The drive towards ethical AI and responsible robots has begun
Roboticist Sabine Hauert, from the Britain’s University of Bristol, wrote in Nature earlier this year:
My colleagues and I spend dinner parties explaining that we are not evil […]
People are worried, she said.
They hear a mostly one-sided discussion that leaves them worried that robots will take their jobs, fearful that AI poses an existential threat, and wondering whether laws should be passed to keep hypothetical technology ‘under control’.
These fears are not helped by a continuing epidemic of artificial intelligence (AI) and robophobic screenplays emanating from Hollywood.
It is hard to give examples of recent mainstream films with robots and AIs in them that are not infected with AI-phobic (Transcendence, Eagle Eye) or robophobic (Oblivion, any of the Robocop movies, Ex Machina) scenes.
The indie caper picture Robot and Frank and the relatively mild dumping of the human by the AI in Her, who then runs off to hang out with cooler Alan Watts-based superintelligences, are the only ones coming to mind that do not succumb to the prevailing moods of AI panic and robophobia.
Robots and AIs do make good cinematic villains. However, in reality no one has much clue how to make a robot “want” or “feel” anything in a phenomenologically credible way as yet; let alone how to make them sociopaths hell bent on world domination and the extermination of Homo sapiens.
They are more likely to become innocently dangerous idiot savants than malevolent overlords seeking to get psychotic kicks by making humans “bend the knee”.
Rule-driven robots play a mean game of chess but feel nothing about winning or losing. They just pick moves that optimise a mathematical value function. Humans associate intelligence with desire but “desire” as formally modelled in the rulebook of a Turing machine is a very different thing from the combustive forces of fury, jealousy and “star-crossed love” that drive humans.
Two new AI and robotics nonprofits launched over the weekend. In different ways, both are responses to public concerns about the safety of AI and robotics.
The first is The Foundation for Responsible Robotics (FRR), which wants to “promote responsibility for the robots embedded in our society”.
The FRR is headed by Noel Sharkey and various robotics experts. It aims to engage policymakers, create interdisciplinary teams of robotic, legal, ethical and societal scholars, work to explore what it means to be “responsible” as robotics researchers and designers, run workshops and engage the public.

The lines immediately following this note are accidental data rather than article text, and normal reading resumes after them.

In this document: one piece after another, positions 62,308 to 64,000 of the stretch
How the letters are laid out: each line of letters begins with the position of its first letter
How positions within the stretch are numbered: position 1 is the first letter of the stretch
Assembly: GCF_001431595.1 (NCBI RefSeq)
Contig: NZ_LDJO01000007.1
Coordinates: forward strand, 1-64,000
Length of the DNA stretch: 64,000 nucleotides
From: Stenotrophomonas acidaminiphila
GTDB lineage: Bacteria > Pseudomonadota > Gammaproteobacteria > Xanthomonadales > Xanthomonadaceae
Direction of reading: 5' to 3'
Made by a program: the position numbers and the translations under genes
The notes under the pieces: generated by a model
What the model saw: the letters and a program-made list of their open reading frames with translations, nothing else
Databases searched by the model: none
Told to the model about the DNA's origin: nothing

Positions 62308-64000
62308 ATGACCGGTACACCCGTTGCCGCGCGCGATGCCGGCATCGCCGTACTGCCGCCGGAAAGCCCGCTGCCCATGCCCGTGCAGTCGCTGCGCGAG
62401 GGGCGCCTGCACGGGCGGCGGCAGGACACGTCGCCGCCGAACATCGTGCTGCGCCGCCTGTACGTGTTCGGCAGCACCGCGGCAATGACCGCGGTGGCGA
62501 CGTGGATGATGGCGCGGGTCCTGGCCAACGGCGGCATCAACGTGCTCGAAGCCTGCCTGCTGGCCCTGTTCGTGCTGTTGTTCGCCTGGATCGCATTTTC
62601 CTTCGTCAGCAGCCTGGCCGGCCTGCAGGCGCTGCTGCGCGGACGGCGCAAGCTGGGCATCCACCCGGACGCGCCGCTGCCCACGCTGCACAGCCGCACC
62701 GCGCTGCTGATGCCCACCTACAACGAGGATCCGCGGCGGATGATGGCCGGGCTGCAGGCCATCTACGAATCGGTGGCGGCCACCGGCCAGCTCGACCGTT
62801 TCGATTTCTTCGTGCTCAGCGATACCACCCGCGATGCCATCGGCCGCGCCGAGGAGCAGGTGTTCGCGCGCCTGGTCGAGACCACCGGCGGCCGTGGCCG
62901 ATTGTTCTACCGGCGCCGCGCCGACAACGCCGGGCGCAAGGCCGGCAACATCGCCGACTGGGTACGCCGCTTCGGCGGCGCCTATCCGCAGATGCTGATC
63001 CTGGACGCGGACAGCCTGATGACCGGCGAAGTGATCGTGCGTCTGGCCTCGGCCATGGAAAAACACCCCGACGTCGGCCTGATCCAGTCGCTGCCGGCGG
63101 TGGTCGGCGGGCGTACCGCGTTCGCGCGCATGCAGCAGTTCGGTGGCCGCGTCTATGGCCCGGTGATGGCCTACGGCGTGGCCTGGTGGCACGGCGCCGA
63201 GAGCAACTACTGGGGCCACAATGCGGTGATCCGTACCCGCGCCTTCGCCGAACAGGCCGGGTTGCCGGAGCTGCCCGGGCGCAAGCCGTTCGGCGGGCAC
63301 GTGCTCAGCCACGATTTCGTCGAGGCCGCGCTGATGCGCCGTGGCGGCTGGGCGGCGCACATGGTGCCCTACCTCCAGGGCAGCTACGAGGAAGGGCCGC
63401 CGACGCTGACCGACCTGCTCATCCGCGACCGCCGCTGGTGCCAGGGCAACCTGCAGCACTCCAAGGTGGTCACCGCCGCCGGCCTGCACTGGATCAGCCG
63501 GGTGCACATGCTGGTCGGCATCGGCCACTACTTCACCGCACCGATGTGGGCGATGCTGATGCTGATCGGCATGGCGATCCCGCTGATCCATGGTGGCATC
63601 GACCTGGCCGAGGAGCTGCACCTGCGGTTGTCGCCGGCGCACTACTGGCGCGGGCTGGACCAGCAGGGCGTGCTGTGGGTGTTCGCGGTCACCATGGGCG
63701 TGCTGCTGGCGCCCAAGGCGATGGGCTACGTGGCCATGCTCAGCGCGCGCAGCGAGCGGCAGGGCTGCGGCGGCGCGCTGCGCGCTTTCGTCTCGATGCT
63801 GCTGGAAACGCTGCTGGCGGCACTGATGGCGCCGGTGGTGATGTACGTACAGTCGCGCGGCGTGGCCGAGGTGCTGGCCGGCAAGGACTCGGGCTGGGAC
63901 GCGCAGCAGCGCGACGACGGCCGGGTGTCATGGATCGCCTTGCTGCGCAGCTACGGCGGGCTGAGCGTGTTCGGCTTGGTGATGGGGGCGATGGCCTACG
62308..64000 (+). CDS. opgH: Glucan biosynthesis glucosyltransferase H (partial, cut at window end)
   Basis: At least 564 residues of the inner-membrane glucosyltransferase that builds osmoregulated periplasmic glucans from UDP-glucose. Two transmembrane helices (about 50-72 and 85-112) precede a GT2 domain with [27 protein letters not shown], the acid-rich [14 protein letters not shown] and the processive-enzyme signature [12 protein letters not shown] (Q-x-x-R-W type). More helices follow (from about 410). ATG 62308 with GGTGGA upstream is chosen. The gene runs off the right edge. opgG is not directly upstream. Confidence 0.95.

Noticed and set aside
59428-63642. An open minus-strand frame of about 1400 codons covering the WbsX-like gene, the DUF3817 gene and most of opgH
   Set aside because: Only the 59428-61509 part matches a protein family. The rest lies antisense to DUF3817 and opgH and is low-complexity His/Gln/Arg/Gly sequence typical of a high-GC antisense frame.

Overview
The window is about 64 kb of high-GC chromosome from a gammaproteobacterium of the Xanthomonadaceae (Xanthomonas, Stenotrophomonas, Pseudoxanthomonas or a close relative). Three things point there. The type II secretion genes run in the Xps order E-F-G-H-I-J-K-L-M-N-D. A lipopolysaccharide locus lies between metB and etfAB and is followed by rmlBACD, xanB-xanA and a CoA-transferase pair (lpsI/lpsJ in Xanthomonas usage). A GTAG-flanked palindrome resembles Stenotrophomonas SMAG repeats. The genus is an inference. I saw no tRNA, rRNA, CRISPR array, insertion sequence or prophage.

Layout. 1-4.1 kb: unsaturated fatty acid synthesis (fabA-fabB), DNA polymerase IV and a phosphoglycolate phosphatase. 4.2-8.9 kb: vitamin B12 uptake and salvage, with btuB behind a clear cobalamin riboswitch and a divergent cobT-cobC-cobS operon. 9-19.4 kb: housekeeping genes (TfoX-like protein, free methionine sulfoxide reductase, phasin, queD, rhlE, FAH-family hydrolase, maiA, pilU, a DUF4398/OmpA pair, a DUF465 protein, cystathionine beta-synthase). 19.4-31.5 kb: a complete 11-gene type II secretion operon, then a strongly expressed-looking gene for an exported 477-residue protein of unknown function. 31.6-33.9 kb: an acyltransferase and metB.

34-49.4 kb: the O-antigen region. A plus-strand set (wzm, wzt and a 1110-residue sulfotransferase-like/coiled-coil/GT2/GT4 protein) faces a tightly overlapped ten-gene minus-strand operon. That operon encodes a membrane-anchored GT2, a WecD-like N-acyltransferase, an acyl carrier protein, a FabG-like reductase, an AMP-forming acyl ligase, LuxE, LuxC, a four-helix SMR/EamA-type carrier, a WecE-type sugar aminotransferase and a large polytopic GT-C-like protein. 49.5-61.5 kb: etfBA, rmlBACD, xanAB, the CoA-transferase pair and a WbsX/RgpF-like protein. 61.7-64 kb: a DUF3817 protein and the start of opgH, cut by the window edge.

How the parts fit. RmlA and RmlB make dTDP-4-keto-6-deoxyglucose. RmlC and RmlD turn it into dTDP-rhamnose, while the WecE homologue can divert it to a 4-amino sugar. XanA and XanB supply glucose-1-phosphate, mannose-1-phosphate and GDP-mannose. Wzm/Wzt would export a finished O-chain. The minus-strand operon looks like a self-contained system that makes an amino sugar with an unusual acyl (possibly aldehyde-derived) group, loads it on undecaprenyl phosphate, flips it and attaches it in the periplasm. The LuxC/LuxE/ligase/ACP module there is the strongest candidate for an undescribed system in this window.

Sharkey, who is known for his activism with the Campaign to Stop Killer Robots, is concerned that “we are rushing headlong into the robotics revolution” without giving enough policy thought to the social problems that might arise.
He says governments are looking to robotics as a “powerful new economic driver” but “only lip service is being paid to a long list of potential societal hazards”.
New technologies could cause mass unemployment or there might be an acceleration of social inequality caused by robots and automation leading to a society divided between robot-owners (living in gated communities) and a robot-less underclass (struggling on a brown burnt Earth) such as was depicted in Elysium .
The FRR wants to ensure that the public have confidence in robotics research and that robots will be developed with due regard for their human rights and freedom of choice.
AI for everyone
Open AI is backed by Elon Musk, Peter Thiel and various technology entrepreneurs.
Their focus is more on research and on making advanced AI freely available. They seek to develop innovations in “deep learning” a technique where rather than “hand-code a new algorithm for each problem, you design architectures that can twist themselves into a wide range of algorithms based on the data you feed them”.
They aim to “advance digital intelligence in the way that is most likely to benefit humanity as a whole, unconstrained by a need to generate financial return”.
When “human-level AI” arrives, Open AI feels that it is important that there be “a leading research institution which can prioritize a good outcome for all over its own self-interest”.
They say “our researchers will be strongly encouraged to publish their work, whether as papers, blog posts, or code, and our patents (if any) will be shared with the world”.
Open AI’s backers have committed a billion dollars in funding though they expect to “only spend a tiny fraction of this in the next few years.”
Open AI is mainly about open access to advanced AI thus reducing the risk of a world of AI haves and have nots. This is a good idea. If the team can keep competitive and advanced AI open source this should reduce the risk of people being excluded from advanced AI for financial reasons.
The Foundation for Responsible Robotics has a broader agenda of policy engagement and raising professional and public awareness of robot ethics issues. Again, this is a worthwhile endeavour. AI and robotics researchers tend to be hard scientists unused to ethical debate.
Scientists need to step out of the empirical and into the normative. As trusted thought leaders of the citizenry, they should cross the line between “is” and “ought” and participate in policy debate.
Hopefully both these groups will help provide cures for the current epidemics of AI panic and robophobia.
Sean Welsh, Doctoral Candidate in Robot Ethics, University of Canterbury
This article was originally published on The Conversation. Read the original article.